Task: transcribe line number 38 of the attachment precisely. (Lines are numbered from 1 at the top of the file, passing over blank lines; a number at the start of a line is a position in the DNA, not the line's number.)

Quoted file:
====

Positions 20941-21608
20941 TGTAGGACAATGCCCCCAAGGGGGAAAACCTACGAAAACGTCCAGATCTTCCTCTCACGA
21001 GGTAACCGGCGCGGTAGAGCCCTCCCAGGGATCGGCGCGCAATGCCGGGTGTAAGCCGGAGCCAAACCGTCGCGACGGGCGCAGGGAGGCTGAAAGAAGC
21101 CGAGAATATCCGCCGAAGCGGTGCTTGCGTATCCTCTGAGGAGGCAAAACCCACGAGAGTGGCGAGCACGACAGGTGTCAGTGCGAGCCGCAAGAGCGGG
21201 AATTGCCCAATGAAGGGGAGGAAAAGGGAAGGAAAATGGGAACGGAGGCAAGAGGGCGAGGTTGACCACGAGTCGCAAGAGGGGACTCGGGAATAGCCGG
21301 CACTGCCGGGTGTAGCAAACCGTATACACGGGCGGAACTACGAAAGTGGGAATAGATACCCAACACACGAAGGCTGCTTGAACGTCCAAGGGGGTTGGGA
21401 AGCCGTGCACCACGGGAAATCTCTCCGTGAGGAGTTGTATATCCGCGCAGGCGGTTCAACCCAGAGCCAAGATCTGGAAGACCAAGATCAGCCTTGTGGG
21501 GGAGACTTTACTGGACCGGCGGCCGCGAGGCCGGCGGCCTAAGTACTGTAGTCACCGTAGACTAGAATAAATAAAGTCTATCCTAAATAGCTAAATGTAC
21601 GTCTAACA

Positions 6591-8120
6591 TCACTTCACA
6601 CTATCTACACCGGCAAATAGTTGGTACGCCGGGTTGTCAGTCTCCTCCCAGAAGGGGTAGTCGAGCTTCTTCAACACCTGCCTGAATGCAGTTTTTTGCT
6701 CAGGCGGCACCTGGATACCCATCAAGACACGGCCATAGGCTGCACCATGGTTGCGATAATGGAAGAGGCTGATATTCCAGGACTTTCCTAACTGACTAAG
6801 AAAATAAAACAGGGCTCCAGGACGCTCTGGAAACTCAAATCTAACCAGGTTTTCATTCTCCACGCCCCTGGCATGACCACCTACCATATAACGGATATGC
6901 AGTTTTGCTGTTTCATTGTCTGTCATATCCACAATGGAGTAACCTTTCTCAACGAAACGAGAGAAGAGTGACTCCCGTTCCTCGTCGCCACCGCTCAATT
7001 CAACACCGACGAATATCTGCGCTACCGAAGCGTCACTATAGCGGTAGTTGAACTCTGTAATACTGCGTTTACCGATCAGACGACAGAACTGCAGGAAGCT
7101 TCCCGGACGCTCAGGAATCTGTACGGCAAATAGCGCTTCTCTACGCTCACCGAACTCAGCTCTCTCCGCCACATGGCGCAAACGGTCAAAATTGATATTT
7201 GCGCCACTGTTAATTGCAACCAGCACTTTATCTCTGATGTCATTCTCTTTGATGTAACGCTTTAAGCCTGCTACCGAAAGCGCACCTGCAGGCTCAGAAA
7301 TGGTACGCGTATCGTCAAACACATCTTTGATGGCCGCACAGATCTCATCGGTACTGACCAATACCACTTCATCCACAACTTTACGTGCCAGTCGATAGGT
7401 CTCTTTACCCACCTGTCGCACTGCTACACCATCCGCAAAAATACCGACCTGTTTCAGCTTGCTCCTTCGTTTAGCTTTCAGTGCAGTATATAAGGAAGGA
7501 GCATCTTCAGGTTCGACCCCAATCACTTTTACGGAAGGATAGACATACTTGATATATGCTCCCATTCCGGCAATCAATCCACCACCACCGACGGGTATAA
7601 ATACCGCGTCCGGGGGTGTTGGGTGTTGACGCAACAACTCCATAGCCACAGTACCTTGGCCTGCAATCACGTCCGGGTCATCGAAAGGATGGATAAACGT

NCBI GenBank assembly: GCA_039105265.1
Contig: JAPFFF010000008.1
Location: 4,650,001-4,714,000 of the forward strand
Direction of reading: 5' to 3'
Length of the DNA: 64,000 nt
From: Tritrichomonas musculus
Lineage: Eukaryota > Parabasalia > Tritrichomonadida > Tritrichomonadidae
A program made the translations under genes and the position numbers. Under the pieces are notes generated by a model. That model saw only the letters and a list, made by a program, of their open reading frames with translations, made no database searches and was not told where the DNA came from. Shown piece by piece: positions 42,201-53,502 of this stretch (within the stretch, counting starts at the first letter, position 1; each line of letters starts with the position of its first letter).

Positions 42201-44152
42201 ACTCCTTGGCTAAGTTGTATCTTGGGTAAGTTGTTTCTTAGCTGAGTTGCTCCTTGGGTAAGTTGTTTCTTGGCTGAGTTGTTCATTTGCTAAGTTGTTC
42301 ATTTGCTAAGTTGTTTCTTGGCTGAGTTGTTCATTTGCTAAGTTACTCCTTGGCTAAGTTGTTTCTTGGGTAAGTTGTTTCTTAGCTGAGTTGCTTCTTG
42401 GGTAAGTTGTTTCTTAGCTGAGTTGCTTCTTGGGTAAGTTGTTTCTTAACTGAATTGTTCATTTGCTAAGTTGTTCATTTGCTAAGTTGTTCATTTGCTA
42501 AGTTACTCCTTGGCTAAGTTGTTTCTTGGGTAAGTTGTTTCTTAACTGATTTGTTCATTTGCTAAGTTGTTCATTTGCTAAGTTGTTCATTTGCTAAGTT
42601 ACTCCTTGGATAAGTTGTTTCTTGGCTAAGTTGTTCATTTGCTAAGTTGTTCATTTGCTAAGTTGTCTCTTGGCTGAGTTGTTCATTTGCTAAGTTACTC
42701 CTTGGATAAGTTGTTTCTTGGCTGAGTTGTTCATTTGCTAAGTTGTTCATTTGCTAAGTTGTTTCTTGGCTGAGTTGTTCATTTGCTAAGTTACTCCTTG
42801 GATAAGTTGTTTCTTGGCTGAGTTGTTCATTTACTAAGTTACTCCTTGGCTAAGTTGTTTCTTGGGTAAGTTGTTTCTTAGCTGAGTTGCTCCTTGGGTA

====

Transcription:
42801 GATAAGTTGTTTCTTGGCTGAGTTGTTCATTTACTAAGTTACTCCTTGGCTAAGTTGTTTCTTGGGTAAGTTGTTTCTTAGCTGAGTTGCTCCTTGGGTA